• Avoid These Five Retirement Planning Mistakes

    Avoid These Five Retirement Planning Mistakes

    Avoid These Five Retirement Planning Mistakes Retirement planning and tax planning go hand in hand. Here are five common retirement planning mistakes and ideas on how to ensure they do not happen to you. Here are five common retirement planning mistakes and steps you can take to avoid them. 1. Not having a plan Surprisingly most of us do not know how much money is needed for our retirement years. A retirement plan should consider how long you expect to live, create an estimate of the amount of money you will need, and consider your desired lifestyle during retirement. Your

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  • Planning 2016 Taxes: New Income Levels for Tax Brackets

    Planning 2016 Taxes: New Income Levels for Tax Brackets

    Planning 2016 Taxes: New Income Levels for Tax Brackets Here is a quick look at 2016 tax rates and their associated income levels. Using your past tax information, you can plan for your tax obligation next year starting now. Don’t forget that tax payers in the higher income levels are also subject to an additional .9% Medicare Tax introduced to help pay for the Affordable Care Act. This will impact those with incomes over: $200,000 Single filing $250,000 Married filing joint 2016 TAX RATES & RELATED INCOME LEVELS Action Steps Review your Adjusted Gross Income and use the chart above

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  • Social Security tax problems

    Social Security tax problems

    Beware the Tax Torpedo – Large retirement account balances can cause Social Security tax problems A big surprise can occur when you see your Social Security Retirement Benefits being subject to income tax. This “tax torpedo” is often triggered by Retirement Account distributions. Are you prepared for this?

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  • Plan Your 2014 Retirement Contributions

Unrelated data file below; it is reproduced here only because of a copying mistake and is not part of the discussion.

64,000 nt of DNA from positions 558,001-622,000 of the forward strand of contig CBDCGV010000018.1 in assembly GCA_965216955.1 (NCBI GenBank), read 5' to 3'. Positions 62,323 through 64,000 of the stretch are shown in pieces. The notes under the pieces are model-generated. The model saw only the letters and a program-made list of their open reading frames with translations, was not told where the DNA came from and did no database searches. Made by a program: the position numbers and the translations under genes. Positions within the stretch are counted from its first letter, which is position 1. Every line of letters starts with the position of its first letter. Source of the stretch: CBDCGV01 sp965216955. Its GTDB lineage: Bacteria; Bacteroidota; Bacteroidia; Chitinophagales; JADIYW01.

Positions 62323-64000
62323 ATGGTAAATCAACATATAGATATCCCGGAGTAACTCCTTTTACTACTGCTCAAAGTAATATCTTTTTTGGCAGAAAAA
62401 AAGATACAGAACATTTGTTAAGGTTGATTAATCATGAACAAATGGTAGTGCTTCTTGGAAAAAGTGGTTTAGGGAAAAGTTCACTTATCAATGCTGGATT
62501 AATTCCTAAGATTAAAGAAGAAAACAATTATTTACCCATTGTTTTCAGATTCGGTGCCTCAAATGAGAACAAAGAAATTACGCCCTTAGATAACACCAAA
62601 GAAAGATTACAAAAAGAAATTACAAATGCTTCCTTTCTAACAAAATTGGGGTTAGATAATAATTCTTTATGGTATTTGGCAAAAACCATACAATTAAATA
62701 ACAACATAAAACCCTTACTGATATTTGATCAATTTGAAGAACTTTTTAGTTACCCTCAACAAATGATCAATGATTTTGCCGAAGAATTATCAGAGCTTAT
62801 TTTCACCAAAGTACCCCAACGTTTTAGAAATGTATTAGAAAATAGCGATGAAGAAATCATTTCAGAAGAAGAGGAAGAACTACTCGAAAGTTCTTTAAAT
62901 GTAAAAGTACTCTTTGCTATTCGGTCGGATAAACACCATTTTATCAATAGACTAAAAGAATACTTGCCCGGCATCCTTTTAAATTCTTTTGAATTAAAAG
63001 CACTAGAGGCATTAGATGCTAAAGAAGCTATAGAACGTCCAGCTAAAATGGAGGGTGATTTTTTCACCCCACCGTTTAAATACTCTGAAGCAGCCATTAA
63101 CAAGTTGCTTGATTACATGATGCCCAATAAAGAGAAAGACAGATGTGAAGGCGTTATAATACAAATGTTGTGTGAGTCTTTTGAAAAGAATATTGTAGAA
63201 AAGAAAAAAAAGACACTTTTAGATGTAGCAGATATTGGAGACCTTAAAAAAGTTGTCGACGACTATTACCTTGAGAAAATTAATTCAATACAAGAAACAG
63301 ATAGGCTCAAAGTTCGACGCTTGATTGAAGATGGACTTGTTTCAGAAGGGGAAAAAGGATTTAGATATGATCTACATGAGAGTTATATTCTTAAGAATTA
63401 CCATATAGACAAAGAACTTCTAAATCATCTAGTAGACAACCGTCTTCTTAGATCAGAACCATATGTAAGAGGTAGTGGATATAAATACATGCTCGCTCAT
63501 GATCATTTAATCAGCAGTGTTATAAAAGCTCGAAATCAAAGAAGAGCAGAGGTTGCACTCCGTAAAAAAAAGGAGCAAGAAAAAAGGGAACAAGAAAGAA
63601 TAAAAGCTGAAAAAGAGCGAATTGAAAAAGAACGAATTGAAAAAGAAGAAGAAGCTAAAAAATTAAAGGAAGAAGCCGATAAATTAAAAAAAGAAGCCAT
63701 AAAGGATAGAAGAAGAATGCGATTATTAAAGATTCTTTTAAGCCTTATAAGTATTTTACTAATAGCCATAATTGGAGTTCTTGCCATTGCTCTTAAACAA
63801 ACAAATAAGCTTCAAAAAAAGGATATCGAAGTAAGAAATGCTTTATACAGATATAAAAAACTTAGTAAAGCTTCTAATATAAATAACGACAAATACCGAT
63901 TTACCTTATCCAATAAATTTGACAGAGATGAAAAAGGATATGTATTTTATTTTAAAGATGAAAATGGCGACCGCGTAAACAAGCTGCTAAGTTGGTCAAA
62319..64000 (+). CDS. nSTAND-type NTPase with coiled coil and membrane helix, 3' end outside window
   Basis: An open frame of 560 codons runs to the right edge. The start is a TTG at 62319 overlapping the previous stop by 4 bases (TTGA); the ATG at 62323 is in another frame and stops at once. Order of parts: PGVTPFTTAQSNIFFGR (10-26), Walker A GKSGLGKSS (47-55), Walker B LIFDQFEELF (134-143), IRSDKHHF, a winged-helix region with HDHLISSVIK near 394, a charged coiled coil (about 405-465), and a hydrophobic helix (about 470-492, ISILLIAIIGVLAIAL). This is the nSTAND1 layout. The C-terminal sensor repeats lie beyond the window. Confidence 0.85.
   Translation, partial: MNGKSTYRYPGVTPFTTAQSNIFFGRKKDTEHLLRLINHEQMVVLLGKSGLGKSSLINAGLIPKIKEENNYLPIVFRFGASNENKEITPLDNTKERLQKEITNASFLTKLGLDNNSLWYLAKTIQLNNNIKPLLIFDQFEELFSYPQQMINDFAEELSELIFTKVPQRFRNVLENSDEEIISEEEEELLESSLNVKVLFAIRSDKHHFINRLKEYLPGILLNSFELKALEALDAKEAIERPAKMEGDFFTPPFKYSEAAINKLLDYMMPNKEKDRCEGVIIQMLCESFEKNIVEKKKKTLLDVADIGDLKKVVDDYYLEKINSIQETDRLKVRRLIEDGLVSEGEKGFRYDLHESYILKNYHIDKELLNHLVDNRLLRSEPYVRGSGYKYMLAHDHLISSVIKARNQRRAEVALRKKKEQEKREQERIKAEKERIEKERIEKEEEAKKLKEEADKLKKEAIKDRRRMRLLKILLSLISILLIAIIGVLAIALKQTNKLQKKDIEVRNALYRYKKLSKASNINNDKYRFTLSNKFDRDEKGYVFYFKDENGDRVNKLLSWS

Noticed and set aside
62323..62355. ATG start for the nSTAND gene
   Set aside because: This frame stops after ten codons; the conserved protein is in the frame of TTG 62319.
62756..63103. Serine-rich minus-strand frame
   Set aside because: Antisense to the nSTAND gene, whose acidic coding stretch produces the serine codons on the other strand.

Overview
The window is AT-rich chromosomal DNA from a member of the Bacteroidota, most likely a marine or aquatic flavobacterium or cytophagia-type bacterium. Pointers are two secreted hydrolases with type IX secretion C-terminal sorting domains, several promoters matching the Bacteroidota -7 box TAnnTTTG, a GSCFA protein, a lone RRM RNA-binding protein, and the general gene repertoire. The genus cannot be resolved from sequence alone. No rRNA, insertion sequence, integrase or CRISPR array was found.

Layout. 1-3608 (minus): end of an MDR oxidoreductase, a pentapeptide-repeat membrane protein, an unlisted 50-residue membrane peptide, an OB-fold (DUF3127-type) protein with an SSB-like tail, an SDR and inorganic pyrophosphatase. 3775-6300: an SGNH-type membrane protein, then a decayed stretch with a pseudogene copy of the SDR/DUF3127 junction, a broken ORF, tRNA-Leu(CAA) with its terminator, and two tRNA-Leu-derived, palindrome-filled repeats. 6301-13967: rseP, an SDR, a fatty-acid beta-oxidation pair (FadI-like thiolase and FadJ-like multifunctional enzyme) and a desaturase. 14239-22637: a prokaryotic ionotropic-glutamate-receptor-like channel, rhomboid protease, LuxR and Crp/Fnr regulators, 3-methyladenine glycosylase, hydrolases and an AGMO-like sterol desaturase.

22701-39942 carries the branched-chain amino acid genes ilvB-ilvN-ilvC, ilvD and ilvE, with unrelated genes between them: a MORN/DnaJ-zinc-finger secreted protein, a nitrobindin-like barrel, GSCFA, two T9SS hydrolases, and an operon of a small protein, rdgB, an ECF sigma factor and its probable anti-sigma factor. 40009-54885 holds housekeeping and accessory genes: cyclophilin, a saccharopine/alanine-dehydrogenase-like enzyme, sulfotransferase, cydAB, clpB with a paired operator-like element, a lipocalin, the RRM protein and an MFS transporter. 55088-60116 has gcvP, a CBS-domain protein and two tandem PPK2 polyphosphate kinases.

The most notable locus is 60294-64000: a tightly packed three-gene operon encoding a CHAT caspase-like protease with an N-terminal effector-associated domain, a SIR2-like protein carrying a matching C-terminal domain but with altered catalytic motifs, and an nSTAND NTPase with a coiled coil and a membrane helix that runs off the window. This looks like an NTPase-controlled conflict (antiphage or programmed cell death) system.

Plan Your 2014 Retirement Contributions

    With the setting of contribution limits to qualified retirement plans for 2014, now is a good time to plan for your 2014 retirement contributions. As part of your planning for next year, now is the time to review funding your retirement accounts. By establishing your contribution amounts at the beginning of each year, the financial impact of saving for your future should be more manageable. Here are annual contribution limits for the more popular programs: Retirement Program 2014 2013 Change Age 50 or over to catch up IRA: Traditional $5,500 $5,500 none add: $1,000 IRA: Roth $5,500 $5,500 none add:

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  • Fund Your Retirement or Your Child's College?

    Fund Your Retirement or Your Child's College?

    With rapidly increasing costs in both health care and in college tuition, deciding which is more important can be a real dilemma. Here are some thoughts. As our students prepare to head back to school, many families face the difficult decision to save for retirement or use those funds to pay for their children’s college education. The dilemma With student loan amounts in the trillions of dollars, our kids are exiting college with debt the size of small home mortgages. Given that both education and health care costs continue rising dramatically from year to year, it is hard for you

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  • Is a Roth IRA Right for You?

    Is a Roth IRA Right for You?

    Roth IRA or Traditional IRA? The answer is never easy, but perhaps asking the right questions can make your decision easier. Here are some thoughts: For most taxpayers, you have until April 15th of the following year to contribute up to $5,500 ($6,500 if age 50 or over) into a Traditional IRA or a Roth IRA. Is an IRA an option worth considering for you? If so, which is better? Traditional IRA A Traditional IRA is an individual savings account that allows you to contribute money for your retirement. Depending on your income level, you may deduct the contributions from

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  • Still Time to Make IRA Contributions for 2012

    Still Time to Make IRA Contributions for 2012

    Remember you have until April 15th to fund last year’s IRA contributions. Here is what you need to know. Remember you have until you file your tax return to make a contribution to a Traditional IRA or Roth IRA for the 2012 tax year.  The annual contribution limit is $5,000 or $6,000 (if you are age 50 or over).  Prior to making the contribution, if you (or your spouse) are an active participant in an employer’s qualified retirement plan, you will want to make sure your modified adjusted gross income (MAGI) does not exceed certain income thresholds.  There are also

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